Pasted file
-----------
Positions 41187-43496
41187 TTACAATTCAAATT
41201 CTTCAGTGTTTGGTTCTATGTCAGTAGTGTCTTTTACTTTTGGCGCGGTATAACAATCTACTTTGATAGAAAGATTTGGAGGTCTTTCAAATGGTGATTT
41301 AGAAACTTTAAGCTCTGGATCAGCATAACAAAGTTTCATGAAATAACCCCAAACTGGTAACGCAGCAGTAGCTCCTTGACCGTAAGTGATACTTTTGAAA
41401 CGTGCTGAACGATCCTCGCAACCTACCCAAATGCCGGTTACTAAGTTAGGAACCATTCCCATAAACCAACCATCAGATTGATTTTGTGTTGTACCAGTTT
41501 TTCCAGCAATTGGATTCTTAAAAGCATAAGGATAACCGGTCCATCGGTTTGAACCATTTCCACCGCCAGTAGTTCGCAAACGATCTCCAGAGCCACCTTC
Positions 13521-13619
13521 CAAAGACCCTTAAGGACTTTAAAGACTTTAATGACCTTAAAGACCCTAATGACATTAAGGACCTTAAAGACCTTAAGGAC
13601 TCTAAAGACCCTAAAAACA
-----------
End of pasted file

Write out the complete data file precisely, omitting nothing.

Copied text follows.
Positions 41187-43496
41187 TTACAATTCAAATT
41201 CTTCAGTGTTTGGTTCTATGTCAGTAGTGTCTTTTACTTTTGGCGCGGTATAACAATCTACTTTGATAGAAAGATTTGGAGGTCTTTCAAATGGTGATTT
41301 AGAAACTTTAAGCTCTGGATCAGCATAACAAAGTTTCATGAAATAACCCCAAACTGGTAACGCAGCAGTAGCTCCTTGACCGTAAGTGATACTTTTGAAA
41401 CGTGCTGAACGATCCTCGCAACCTACCCAAATGCCGGTTACTAAGTTAGGAACCATTCCCATAAACCAACCATCAGATTGATTTTGTGTTGTACCAGTTT
41501 TTCCAGCAATTGGATTCTTAAAAGCATAAGGATAACCGGTCCATCGGTTTGAACCATTTCCACCGCCAGTAGTTCGCAAACGATCTCCAGAGCCACCTTC
Positions 13521-13619
13521 CAAAGACCCTTAAGGACTTTAAAGACTTTAATGACCTTAAAGACCCTAATGACATTAAGGACCTTAAAGACCTTAAGGAC
13601 TCTAAAGACCCTAAAAACA